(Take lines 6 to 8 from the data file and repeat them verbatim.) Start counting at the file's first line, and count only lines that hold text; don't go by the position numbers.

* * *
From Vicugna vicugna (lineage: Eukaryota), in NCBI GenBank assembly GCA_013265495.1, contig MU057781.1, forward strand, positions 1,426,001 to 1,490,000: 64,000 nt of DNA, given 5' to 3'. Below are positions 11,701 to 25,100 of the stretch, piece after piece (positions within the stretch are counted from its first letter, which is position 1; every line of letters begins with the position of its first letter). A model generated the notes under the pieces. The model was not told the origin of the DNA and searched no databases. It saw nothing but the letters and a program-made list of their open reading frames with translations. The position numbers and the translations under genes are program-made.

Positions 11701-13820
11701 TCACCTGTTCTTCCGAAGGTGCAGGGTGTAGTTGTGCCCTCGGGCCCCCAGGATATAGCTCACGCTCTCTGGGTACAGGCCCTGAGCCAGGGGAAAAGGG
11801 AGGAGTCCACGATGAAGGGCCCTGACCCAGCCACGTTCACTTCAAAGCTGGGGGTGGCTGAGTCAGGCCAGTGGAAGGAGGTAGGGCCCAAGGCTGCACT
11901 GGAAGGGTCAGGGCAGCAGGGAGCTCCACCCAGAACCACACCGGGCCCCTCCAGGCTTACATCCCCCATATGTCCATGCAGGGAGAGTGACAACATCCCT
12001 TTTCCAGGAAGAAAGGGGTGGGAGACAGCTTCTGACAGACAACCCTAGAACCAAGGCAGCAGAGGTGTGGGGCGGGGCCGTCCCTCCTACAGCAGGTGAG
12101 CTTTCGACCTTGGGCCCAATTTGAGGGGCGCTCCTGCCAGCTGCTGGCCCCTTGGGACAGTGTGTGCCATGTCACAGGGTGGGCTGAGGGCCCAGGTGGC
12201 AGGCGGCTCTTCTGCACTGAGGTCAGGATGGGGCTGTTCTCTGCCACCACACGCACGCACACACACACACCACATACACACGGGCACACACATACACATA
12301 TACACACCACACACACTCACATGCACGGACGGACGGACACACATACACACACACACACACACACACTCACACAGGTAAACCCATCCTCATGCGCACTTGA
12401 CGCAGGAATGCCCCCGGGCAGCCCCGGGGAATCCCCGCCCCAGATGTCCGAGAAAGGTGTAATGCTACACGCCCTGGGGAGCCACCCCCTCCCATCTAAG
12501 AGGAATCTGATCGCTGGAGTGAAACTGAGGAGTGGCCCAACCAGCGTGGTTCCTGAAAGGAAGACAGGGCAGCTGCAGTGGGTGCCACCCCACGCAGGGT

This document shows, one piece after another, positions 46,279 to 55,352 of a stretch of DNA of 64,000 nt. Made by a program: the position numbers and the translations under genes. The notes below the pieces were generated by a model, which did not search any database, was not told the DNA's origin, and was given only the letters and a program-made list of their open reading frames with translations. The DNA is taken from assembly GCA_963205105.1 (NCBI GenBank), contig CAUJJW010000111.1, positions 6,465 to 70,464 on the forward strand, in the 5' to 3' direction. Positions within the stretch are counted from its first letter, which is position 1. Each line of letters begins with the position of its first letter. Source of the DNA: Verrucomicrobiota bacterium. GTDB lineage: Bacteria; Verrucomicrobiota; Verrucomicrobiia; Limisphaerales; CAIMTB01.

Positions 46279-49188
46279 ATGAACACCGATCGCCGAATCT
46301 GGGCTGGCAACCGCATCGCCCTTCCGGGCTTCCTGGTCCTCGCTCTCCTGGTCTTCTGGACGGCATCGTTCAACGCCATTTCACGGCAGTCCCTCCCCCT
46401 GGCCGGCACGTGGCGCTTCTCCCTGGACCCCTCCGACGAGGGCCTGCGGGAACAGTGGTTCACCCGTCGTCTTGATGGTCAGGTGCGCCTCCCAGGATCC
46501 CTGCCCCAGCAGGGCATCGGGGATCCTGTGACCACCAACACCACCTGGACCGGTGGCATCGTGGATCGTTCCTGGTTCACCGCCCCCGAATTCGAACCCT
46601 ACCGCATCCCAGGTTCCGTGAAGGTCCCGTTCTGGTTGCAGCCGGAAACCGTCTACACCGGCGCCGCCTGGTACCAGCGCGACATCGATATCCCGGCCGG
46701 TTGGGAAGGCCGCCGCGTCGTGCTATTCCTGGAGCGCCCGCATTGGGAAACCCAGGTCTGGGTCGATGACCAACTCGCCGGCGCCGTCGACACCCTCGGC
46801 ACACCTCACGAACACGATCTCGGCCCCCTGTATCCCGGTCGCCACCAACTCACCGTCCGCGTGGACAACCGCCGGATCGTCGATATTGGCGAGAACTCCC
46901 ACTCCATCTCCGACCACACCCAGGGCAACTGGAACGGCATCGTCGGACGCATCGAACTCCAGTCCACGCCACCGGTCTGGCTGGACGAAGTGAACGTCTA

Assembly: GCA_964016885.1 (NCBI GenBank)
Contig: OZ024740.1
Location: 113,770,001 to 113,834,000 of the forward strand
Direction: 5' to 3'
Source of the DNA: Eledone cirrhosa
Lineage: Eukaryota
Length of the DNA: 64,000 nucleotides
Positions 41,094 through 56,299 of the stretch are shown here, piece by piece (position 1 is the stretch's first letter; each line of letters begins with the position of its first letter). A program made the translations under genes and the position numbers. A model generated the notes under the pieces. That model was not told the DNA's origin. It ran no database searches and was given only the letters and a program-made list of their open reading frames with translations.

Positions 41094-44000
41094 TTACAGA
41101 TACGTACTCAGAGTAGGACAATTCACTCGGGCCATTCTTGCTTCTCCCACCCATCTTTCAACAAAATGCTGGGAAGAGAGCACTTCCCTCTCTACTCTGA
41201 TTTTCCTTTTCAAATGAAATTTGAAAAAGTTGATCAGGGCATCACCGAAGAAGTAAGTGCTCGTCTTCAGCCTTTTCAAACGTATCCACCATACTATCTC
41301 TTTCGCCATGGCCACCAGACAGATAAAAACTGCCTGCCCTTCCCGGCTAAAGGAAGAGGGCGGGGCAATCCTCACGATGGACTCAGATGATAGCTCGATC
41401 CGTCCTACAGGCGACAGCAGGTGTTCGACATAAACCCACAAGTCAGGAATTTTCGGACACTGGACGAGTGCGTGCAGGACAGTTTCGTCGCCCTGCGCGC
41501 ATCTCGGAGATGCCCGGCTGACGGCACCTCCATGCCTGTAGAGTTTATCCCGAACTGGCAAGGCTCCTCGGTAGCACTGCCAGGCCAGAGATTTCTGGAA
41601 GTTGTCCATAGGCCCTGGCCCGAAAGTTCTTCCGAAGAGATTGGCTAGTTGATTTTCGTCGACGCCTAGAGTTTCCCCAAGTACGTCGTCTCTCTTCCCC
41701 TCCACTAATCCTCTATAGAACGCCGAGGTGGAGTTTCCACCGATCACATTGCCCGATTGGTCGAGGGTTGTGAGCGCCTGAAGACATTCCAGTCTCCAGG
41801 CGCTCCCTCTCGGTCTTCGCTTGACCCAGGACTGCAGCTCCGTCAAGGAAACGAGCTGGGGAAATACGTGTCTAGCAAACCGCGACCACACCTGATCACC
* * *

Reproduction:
12001 TTTCCAGGAAGAAAGGGGTGGGAGACAGCTTCTGACAGACAACCCTAGAACCAAGGCAGCAGAGGTGTGGGGCGGGGCCGTCCCTCCTACAGCAGGTGAG
12101 CTTTCGACCTTGGGCCCAATTTGAGGGGCGCTCCTGCCAGCTGCTGGCCCCTTGGGACAGTGTGTGCCATGTCACAGGGTGGGCTGAGGGCCCAGGTGGC
12201 AGGCGGCTCTTCTGCACTGAGGTCAGGATGGGGCTGTTCTCTGCCACCACACGCACGCACACACACACACCACATACACACGGGCACACACATACACATA